|I would like to thank the authors for the different answers to the comments and the changes made in the article. The quality of the paper has increased and the results are now more robust and clear. Nevertheless, some of my comments have not been answered adequately or are not mentioned in the final article. I would like the authors to comment on few points I am referring to here. |
From the first general comment answer:
The uncertainty for Nd of 25 % is considered by the author, I find this value excessively low, especially when compared with Grovesnor et al. (2017) values: Their review ranges the uncertainty of Nd from 20 % to 75% from ground based radar measurements, please refer to Section 5 from their paper. The uncertainty of LWP leads to an uncertainty on Nd much greater than 25 % (especially for LWP in the range considered in the study). Also in Dong et al. (1997), they conclude to an uncertainty on Nd of 36 %. I would like to see a deeper analysis on the uncertainty of Nd for the different parameters. Also, I think the paragraph on the uncertainty from the answer should appear in the article and not only the last part about re.
Also, can you make explicit the formula you use to propagate the uncertainty of re on ACI? With a simple equation, I find an uncertainty on ACI between 0.01 and 0.01 for a change in re of 10% and Nccn of 0 % (optimistic), which is not negligible considering the value from figure 8-b and the conclusion in paragraph 3.3.6. I would like to see some clarifications here.
From the second general comment answer:
In the article (p. 17, l. 3 of the new document), the lack of vertical velocity measurements is mentioned. But, it can be retrieved from ECMWF (with LTS), it would not be directly at cloud base and will concern a large-scale value but did you look at this parameter? I would also be curious to see the effect of humidity on the results. Did you look at other meteorological parameters than LTS which can impact the ACI?
The stratus formation is enhanced by high LTS (Klein et al. 1993) and, therefore, more prone to high ACI, which is in line with the results presented. The results show that ACI is a function of LTS and a function of wabs. Moreover, from the Figures (a) and (b) from the answer of the second general comment, LTS and wabs seem correlated with each other. The effect of LTS on ACI does not seem negligible, maybe even larger than the effect of wabs on ACI. I think a discussion is needed about the conclusions of the article and the correlations from observation that are not necessarily causality, and that the observed effect can be inhibited or enhanced (Grysperdt, 2016). You mention it but I think it would help to see the ACI for the two regimes of wabs and constrained for two regimes of LTS to ensure that the results described by Figure 8 are not an artifact.
From specific comment:
I suggest to put the location SGP at the end of the second sentence: "… are selected over the Southern Great Plains region of the United States (SGP). The physicochemical…" Otherwise, the logic of the abstract is difficult to follow.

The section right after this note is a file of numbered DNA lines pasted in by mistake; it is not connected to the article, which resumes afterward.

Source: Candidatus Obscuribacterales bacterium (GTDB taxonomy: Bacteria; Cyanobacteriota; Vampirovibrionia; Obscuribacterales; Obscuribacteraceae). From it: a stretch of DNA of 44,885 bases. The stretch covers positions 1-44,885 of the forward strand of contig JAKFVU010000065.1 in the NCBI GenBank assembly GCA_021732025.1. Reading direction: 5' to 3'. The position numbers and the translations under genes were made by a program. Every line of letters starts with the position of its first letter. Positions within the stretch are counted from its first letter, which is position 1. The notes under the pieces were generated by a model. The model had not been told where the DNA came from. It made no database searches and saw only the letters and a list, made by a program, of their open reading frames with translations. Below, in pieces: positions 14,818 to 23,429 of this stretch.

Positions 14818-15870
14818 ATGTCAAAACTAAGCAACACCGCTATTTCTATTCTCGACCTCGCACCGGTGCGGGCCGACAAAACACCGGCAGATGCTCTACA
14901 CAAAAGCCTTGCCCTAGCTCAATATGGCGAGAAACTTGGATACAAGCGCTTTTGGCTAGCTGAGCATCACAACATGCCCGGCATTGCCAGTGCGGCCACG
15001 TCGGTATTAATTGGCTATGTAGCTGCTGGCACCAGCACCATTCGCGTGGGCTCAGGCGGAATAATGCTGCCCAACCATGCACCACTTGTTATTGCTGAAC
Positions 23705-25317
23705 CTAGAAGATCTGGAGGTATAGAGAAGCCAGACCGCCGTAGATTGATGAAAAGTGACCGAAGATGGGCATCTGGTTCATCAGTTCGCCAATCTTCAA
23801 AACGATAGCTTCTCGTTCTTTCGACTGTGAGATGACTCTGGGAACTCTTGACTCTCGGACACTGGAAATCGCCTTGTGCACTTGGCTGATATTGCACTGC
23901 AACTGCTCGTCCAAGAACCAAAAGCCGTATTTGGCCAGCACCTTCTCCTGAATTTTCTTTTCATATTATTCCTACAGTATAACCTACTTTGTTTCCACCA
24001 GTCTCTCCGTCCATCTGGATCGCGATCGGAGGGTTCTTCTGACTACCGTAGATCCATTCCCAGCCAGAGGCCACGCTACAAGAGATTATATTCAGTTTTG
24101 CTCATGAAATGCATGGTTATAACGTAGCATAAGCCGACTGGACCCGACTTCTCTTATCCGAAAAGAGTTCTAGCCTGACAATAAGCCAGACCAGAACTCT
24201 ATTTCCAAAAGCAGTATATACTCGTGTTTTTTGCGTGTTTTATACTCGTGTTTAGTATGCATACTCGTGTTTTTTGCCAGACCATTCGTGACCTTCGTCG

The answers of the following comment should appear in the text:
- the different resolution and uncertainty between KAZR and MMCR
- The comparison with aircraft measurements from Delle Monache et al. (2004) with a quantification of their results to asses the reliability of the measurements.
- The threshold you are using are from Dong et al. (2015), originally suggested by Jones et al. (2011)
- The uncertainty of ACI corresponds to the 95 % confidence interval.
Delle Monache, L., Perry, K. D., Cederwall, R. T., & Ogren, J. A. (2004). In situ aerosol profiles over the Southern Great Plains cloud and radiation test bed site: 2. Effects of mixing height on aerosol properties. Journal of Geophysical Research: Atmospheres, 109(D6), doi: 10.1029/2003JD004024.
Dong, X., Schwantes, A. C., Xi, B., & Wu, P. (2015). Investigation of the marine boundary layer cloud and CCN properties under coupled and decoupled conditions over the Azores. Journal of Geophysical Research: Atmospheres, 120(12), 6179-6191, doi: 10.1002/2014JD022939.
Dong, X., Ackerman, T. P., Clothiaux, E. E., Pilewskie, P., & Han, Y. (1997). Microphysical and radiative properties of boundary layer stratiform clouds deduced from ground‐based measurements. Journal of Geophysical Research: Atmospheres, 102(D20), 23829-23843, doi: 10.1029/97JD02119.
Grosvenor, D. P., Sourdeval, O., Zuidema, P., Ackerman, A., Alexandrov, M. D., Bennartz, R., ... & Deneke, H. (2018). Remote sensing of droplet number concentration in warm clouds: A review of the current state of knowledge and perspectives. Reviews of Geophysics, 56(2), 409-453, doi: 10.1029/2017RG000593.
Gryspeerdt, E., Quaas, J., & Bellouin, N. (2016). Constraining the aerosol influence on cloud fraction. Journal of Geophysical Research: Atmospheres, 121(7), 3566-3583, doi: 10.1002/2015JD023744.
Jones, C. R., Bretherton, C. S., & Leon, D. (2011). Coupled vs. decoupled boundary layers in VOCALS-REx. Atmospheric Chemistry and Physics, 11(14), 7143-7153, doi: 10.5194/acp-11-7143-2011.